Alexis Downs, Rita A Durant, and Adrian N. Carr wrote a 20-page article titled Emergent Strategy Development for Organizations, for the journal Emergence, Volume #5, Issue #2, June 2003. 

« Emergent strategy, with its acknowledgment that uncertainty is here to stay, has the potential to address the current challenges of organizations. »

« According to [Henry] Mintzberg, strategy is plan and pattern; that is, “organizations develop plans for the future and they also evolve patterns out of their past” (1994: 24). In addition Mintzberg, an early proponent of emergent strategy, says that a “realized pattern” that was not “expressly intended” can emerge (1994: 25). He defines emergent strategy as “actions … taken, one by one, which converged in time in some sort of consistency or pattern” (1994: 25). For example, Mintzberg (1994) argues that a firm might gradually acquire diverse businesses until a strategy of diversification emerges.»

« We will suggest that strategy can emerge not only from patterns of action, but also from interpretations of meaningful, acausal events. »

« Emergent strategies also rely on the organization’s ability to learn from the actual experiences of employees at all levels (Noe et al., 2003). According to [Shona] Brown and [Kathleen] Eisenhardt, improvisational businesses have “real-time communication”; that is, communication “focused in real time, on the tasks at hand, such as manufacturing operations, customer complaints, and competitor moves” (1998: 47). Real-time communication combined with “semi-structure” (neither too loose nor too rigid) permits strategy to emerge (Brown & Eisenhardt, 1998: 53). »

« Oracle is a way of knowing whose logic, reason, and mediated pathways are nonlinear, transparent, and coherent…  An important purpose of the oracle was to establish consensus, or alignment, among different groups… Emergent strategists can learn from oracle seekers who welcome not only objective but also subjective data, for the art of crafting strategy is subjective. »

« …unsettling us from our conventional wisdom—an estrangement, affording us an opportunity to penetrate and reflect, perhaps anew, on what we have taken for granted. The estrangement provides a vehicle through which the linear logic we have used in the past may become, at least partially, set aside in the search for new affinities previously hidden or uncontemplated. »

« To date, the field of strategy, particularly the predominant rational planning school (Lynch, 2000), has been built up largely out of the perceived need to reduce uncertainty. But as Van Uden et al. argue, “…it is impossible to have a complete account of a complex system that is less complex than the system itself ” (2001: 57). Therefore, given that “uncertainty is not a result of ignorance or the partiality of human knowledge but is a characteristic of the world itself” (Taylor, 2001: 115), strategies designed to reduce or eliminate uncertainty are likely to be ineffective at best and may very possibly be a risk to organizational survival. »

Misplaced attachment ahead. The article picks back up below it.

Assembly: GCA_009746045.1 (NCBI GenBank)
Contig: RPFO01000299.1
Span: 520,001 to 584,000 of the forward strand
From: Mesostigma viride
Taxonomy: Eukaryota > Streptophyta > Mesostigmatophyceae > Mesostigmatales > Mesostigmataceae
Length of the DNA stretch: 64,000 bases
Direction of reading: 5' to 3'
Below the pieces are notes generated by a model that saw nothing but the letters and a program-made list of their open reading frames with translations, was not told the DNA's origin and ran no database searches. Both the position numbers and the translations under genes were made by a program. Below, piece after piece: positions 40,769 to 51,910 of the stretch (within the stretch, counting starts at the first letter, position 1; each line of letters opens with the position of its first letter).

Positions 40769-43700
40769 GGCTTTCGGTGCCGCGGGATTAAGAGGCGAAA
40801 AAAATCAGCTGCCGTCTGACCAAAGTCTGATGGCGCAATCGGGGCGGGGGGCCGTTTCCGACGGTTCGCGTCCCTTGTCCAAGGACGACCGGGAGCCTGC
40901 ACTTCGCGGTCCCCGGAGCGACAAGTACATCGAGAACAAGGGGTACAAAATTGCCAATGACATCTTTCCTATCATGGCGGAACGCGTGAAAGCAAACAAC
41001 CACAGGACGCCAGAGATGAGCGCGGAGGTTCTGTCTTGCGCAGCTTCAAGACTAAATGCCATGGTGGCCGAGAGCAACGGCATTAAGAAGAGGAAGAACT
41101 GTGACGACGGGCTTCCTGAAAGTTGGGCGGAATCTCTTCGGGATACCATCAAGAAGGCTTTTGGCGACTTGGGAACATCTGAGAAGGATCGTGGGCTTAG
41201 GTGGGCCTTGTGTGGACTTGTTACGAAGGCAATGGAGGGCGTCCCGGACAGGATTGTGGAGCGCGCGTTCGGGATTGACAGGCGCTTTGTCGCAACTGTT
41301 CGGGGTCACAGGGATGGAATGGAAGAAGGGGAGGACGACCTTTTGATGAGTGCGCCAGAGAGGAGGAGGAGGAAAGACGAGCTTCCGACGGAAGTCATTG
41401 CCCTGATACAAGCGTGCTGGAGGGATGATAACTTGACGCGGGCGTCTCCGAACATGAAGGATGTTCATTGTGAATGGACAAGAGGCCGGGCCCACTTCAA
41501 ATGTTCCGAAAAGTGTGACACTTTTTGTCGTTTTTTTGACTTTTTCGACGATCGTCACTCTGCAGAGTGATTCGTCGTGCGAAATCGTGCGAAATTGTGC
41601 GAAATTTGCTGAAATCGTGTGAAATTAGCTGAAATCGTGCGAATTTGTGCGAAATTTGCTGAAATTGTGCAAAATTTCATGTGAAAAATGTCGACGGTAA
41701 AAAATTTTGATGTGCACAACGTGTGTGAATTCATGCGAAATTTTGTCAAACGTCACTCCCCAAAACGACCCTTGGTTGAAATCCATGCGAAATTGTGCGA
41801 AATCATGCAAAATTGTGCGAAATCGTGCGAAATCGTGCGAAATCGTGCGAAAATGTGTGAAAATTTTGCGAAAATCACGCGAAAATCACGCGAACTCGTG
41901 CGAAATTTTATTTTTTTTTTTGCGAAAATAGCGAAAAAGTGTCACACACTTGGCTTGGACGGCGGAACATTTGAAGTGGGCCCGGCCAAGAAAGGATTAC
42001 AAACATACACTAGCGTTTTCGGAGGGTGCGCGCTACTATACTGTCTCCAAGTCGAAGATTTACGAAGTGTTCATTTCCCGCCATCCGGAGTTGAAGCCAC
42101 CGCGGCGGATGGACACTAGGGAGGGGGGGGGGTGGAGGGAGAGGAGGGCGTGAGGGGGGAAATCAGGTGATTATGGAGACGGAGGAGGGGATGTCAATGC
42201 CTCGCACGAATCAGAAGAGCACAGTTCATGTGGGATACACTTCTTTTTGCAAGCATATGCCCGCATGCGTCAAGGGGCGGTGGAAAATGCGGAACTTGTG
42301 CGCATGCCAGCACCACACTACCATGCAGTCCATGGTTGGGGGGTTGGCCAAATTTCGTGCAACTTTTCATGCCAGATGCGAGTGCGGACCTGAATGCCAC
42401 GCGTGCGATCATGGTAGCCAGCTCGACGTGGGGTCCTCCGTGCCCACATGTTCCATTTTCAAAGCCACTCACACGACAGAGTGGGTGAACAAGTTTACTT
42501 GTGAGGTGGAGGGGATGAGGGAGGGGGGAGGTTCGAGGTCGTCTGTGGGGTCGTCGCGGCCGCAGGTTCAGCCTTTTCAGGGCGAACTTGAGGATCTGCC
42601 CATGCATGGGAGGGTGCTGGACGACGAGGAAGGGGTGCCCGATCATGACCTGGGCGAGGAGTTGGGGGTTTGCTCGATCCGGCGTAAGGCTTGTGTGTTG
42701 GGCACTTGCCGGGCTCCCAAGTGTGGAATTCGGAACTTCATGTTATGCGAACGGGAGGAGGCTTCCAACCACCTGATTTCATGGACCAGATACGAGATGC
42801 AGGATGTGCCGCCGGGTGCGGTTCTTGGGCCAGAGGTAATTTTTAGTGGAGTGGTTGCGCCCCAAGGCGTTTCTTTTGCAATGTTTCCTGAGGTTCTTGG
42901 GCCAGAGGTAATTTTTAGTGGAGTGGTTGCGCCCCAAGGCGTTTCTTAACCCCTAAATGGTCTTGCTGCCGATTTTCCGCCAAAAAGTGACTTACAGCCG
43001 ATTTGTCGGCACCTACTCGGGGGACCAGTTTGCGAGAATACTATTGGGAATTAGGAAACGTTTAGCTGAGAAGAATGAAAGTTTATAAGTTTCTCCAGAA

The paragraph above reminds me of a quote commonly attributed to Albert Einstein:
“Everything should be made as simple as possible, but not simpler.”

« An important issue in complexity theory is how order emerges out of chaos (Goldstein, 1999); »

« [Ralph] Stacey (1992) uses complexity theory to develop a strategic approach to the “real management problem”; that is, “managing the unknowable” (1992: 14–15). According to Stacey, managers should provoke questioning, promote organizational learning, develop flexible structures, and accept the resulting anxiety (1992: 15). “The key question is not how to create stable equilibrium organizations, but how to establish sufficient, constrained instability to provoke complex learning,” he says (1992: 208). »

« Emergent strategies… encourage experimentation and multiple points of view, because such firms assume uncertainty. »

« Stacey suggests that organizations are complex adaptive systems, which are most creative at the edge of disintegration (Stacey et al., 2000). »

« Emergence contains the unexpected, and therefore is supported by a sense of humor (Kohn, 1989): ‘Humor [like creativity] depends on an unexpected, sudden change of frame of mind for two situations that are fully plausible in their own context, but become incompatible in a change frame of reference. This sudden switch at the end of a plausible story is the key to laughter … The ability to operate such switches as in humor or mystery stories helps the scientist to look from a different perspective at a set of facts so they may lead her to a discovery.’ (1989: 172) »

« Chance operations can change the mind because they circumvent intention…The Tibetan Buddhist teacher Chugyam Trungpa commented that “magic is the total appreciation of chance.” We are more likely to appreciate chance if we stop trying to control what happens, and one way to do that is to cultivate non-intention. »

« as Atlan asserted, “Randomness is a kind of order, if it can be made meaningful … and the task of making meaning out of randomness is what self-organization is all about” (cited in Taylor, 2001: 136). »

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